So while the origin of the sky is told in mythical terms, the assertions concerning the nature of the sky i. As for the "dark passages" -- in which God is described as killing children or ordering genocides -- I'm aware there are elements of the Christian tradition that affirms those literally.

Christians including Aquinas have supported murdering people for their beliefs. Even brilliant people can be complicit in grave evil. It would be possible to find apologists for infanticide or genocide in most traditions that go back a few centuries. I'm assuming, perhaps hastily, that no-one here believes that infanticide or genocide is anything but an evil. I'm also assuming that no-one here will affirm that God is evil, engages in evil actions, or orders evil actions. If you want to bite the bullet and defend infanticide and genocide, I will need auxiliary arguments to support that particular premise of my argument.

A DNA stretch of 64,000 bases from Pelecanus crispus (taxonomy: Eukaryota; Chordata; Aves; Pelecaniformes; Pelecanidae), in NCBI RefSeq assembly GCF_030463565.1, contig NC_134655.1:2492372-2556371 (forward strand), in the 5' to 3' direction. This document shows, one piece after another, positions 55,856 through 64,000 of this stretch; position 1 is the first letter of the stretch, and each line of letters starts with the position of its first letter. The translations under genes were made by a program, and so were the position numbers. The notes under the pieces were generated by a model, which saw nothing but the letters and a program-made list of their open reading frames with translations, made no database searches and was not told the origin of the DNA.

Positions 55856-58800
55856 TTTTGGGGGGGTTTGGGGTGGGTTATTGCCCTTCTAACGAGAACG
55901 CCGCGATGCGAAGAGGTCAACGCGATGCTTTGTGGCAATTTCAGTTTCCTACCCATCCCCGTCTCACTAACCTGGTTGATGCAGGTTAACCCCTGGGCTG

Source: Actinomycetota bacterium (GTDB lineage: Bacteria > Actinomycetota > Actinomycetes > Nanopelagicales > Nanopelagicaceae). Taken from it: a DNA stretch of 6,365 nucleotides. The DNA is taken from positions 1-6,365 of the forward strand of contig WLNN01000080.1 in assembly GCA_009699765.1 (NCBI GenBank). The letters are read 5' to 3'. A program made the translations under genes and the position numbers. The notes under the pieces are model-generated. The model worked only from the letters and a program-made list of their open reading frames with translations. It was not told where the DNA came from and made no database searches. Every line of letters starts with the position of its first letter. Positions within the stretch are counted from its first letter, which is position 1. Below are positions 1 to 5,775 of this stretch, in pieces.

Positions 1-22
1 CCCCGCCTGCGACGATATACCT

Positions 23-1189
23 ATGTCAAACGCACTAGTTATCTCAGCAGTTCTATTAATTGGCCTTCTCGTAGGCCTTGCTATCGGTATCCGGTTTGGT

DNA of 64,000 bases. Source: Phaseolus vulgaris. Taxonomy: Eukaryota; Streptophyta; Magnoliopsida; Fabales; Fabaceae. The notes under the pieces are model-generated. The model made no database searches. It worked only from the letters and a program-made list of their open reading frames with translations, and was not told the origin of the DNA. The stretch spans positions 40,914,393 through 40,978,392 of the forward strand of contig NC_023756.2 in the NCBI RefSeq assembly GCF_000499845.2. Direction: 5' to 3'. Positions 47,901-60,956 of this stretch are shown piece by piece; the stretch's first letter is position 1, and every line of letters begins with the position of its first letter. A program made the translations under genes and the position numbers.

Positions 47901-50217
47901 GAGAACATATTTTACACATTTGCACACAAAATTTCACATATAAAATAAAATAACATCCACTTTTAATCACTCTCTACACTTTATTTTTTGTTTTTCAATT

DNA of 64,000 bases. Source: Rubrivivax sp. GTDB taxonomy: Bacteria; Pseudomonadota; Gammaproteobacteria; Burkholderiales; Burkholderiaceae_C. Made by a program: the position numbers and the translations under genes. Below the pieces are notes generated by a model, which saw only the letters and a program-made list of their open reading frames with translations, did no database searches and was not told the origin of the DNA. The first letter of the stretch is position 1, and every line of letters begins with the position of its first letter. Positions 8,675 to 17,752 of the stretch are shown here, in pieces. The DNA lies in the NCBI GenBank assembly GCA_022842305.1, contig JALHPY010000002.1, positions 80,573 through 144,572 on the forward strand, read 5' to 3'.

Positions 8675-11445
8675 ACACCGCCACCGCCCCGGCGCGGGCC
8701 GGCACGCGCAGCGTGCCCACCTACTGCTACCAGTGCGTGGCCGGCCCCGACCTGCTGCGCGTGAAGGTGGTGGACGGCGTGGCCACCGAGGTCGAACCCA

Do I need to argue either a that infanticide and genocide are intrinsic evils or b that God is not evil and does not command evils? I hope the implication of Tim Staples's post and your comment here is not that Father Raymond Brown departed from established Catholic teaching in saying the following:. This leads us to the observation that the two narratives are not only different—they are contrary to each other in a number of details.

According to Luke and Mary lives and Nazareth, and so the census of Augustus is invoked to explain how the child was born in Bethlehem, away from home. In Matthew there is no hint of a coming to Bethlehem, for Joseph and Mary are in a house in Bethlehem where seemingly Jesus was born The only journey that Matthew has to explain is why the family went to Nazareth when they came from Egypt instead of returning to their native Bethlehem A second difficult is that Luke tells us that the family returned peaceably to Nazareth after the birth at Bethlehem Of the options mentioned before we made the detailed comparison of the two narratives, one must be ruled out, i.

I suppose we can argue the details in the text that lead so many scholars including highly respected Catholic scholars in good standing with the Catholic Church to conclude the same thing as Raymond Brown. But my main point here is to correct what I believe to be a seriously misleading implication—that faithful Catholics must accept the historicity of both Matthew and Luke's infancy narratives and also accept some scheme such as Staples's to reconcile them.